You realize that your Asian masculinity, and all the complexity attached, leads you by nature to side-eye Asian women who “never date inside their race.” It takes a while for you to understand that these tend not to be decisions made from outright hatred, but machinations of a society that doesn’t find you attractive, that whitewashes your icons and your most powerful traits, leaving you the butt of a joke. You realize this causes internalized resentment; not only in Asian culture as a whole, but in the biracial children, like yourself, that have to deal with this dichotomy inside themselves. You realize how, in turn, this damns the Asian woman and her dating decisions, as she’s now essentially forced to choose Asian men or risk being harassed by Asian men who deem her a “race traitor.”
You begin to wonder, though you shouldn’t, about the opinions of others when you date outside your race. You wonder if your lover’s friends think she’s caught a case of “yellow fever,” or that she’s not satisfied sexually because you’re supposedly not well-endowed. You wonder if they don’t respect you as a male presence because you’re supposedly weak. You wonder if your lover’s family is championing you because you don’t pose a threat to their control, as a nice Asian boy; you wonder if they like you because you’re probably smart, probably good in school, probably well adjusted. You wonder if those seemingly positive outcomes resulting from prejudice really shake out to be so positive in the long run. These are not biracial fears; these are Asian fears.
Every biracial person’s experience is different: some biracial people can skate by on transraciality, possessing and perfecting their traditionally “non-Asian” features to reach a standard of attractiveness. As I grew up, my facial structure changed around a bit, and I began to experience this for myself. I went from being “one-hundred-percent, without-a-doubt Asian” to “Asian, but ethnically ambiguous.” And I love myself this way, just as I loved myself the way I was before. But the realities of my Asian name and features continue to be a part of my baggage; they color my world. Being biracial didn’t change being “el chino.” It didn’t change being told “to open my eyes” when I missed shots in basketball.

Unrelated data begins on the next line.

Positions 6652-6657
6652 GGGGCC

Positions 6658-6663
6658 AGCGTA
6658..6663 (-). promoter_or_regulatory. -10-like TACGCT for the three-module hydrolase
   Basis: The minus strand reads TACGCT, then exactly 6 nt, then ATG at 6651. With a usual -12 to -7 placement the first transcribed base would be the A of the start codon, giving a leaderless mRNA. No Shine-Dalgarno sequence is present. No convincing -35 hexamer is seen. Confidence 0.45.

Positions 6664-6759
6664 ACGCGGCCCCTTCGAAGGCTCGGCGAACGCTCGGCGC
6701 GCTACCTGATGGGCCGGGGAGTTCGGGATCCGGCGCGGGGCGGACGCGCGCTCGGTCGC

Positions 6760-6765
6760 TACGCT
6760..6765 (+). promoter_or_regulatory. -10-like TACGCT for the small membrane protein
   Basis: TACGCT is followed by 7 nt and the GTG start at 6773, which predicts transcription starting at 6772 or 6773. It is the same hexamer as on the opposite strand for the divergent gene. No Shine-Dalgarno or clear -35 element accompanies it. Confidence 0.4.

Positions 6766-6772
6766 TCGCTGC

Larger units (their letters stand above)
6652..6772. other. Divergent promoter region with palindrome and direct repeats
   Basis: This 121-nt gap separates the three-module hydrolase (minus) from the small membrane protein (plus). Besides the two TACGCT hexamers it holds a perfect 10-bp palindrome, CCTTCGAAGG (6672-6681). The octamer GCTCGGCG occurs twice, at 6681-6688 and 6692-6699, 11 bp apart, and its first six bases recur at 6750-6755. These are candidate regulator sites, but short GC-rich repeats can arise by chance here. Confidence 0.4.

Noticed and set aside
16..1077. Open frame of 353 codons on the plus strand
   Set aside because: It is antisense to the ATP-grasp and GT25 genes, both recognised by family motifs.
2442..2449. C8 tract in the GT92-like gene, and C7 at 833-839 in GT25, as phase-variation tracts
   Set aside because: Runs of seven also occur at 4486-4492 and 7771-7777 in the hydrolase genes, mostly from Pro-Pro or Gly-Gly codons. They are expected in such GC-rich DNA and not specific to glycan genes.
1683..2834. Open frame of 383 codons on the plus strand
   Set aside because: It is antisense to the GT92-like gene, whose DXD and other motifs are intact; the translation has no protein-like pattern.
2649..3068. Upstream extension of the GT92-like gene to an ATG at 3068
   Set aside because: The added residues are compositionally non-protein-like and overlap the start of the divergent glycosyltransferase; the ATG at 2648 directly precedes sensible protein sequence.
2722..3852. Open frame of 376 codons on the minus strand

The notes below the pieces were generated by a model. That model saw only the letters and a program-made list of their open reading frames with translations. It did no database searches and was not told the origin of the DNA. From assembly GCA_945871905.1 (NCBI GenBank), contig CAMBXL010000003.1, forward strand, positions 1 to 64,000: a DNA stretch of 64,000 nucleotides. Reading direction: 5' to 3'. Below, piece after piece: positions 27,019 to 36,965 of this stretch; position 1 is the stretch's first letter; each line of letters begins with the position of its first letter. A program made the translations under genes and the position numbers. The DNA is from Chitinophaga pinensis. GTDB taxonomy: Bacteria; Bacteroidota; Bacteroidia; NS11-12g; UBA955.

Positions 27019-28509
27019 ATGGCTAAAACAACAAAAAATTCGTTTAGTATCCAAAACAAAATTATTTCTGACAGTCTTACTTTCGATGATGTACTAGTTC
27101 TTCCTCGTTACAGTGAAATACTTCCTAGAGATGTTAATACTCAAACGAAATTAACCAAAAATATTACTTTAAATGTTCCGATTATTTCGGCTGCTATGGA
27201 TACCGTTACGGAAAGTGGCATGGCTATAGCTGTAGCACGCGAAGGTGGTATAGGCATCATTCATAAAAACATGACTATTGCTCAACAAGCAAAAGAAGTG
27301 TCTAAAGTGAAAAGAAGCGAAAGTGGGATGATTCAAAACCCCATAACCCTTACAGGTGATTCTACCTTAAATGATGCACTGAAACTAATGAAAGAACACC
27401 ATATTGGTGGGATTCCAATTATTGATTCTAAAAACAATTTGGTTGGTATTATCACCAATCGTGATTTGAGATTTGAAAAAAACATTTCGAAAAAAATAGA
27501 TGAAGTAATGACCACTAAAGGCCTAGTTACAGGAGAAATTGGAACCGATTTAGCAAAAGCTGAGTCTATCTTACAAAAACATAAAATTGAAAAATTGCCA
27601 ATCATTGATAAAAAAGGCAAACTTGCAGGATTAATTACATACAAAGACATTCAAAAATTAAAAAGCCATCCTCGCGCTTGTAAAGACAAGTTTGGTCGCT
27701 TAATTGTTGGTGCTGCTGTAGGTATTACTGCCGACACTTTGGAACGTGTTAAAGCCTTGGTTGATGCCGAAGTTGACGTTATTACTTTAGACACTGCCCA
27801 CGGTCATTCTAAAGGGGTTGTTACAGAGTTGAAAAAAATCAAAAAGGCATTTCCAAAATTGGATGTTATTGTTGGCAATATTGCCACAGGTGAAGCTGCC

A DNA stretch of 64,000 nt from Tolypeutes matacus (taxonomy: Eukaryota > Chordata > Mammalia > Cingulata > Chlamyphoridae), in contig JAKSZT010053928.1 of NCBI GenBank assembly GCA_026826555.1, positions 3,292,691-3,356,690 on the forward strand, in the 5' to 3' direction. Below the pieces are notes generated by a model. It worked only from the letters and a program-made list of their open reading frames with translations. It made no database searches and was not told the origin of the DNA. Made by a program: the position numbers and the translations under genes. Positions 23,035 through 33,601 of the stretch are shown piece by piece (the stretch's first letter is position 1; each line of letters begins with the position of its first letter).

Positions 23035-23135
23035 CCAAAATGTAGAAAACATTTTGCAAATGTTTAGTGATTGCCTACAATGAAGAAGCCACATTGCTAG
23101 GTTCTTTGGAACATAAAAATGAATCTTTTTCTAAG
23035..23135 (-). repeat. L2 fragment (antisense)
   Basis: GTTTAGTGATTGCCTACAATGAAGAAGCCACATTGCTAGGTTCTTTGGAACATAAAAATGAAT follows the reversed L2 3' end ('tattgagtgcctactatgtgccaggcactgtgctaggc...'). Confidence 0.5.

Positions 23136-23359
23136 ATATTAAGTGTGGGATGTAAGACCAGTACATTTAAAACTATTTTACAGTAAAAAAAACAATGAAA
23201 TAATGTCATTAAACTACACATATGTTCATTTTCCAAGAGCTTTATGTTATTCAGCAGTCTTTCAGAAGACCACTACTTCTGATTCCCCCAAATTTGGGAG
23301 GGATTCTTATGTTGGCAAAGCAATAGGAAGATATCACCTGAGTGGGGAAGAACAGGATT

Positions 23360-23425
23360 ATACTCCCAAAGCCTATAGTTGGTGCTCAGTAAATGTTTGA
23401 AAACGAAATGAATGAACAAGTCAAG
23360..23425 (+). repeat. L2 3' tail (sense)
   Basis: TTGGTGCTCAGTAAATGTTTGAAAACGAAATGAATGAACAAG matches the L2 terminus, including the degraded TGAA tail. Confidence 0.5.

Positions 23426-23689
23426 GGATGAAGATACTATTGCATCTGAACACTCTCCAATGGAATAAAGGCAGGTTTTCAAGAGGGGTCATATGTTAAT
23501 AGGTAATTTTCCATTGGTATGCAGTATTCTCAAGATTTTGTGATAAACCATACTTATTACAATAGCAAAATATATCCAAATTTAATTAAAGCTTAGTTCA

Race is an inexact science in that it’s not a science at all; it’s sorting. It’s a creation of colonizers, made to separate each group from each other through visual differences that, through propagandized training, appear more than skin deep. The truth is, the way you look is quite often the race you live as. The rapper Logic is half-white and half-black, and boasts he’s “not ashamed” to be either, that he’s “white as that Mona Lisa and just as Black as my cousin Keisha.” But he, most notably, carries white skin, white features, a typically white-sounding voice; so he lives as a white man. He’s treated as a white man. He’s identified with by white people. He’s not as likely to be pulled over by police when driving through a bad neighborhood. Say what you want about DNA; the way you look is the way you’re sorted, because that’s the principle of how “race” as a pseudoscientific categorization was created.
Therefore, I’m not an authority on whether or not Jhene Aiko can say the n-word. We are both very different looking biracial people with different experiences. What I do know is that those who claim their Asian heritage should be respected, no matter what other heritage that person shares. When biracial people accept their Asian heritage, we should accept their Asian heritage as well. When biracial people say they’ve felt ugly because of their Asian features, we should understand that to be a cruel side effect of oppressive social training, not some mark of an ignorant halfie. And if we do question mixed people, or people who give birth to mixed children, we should do so with patience, respect, and openmindedness; in other words, we should do much better than we have.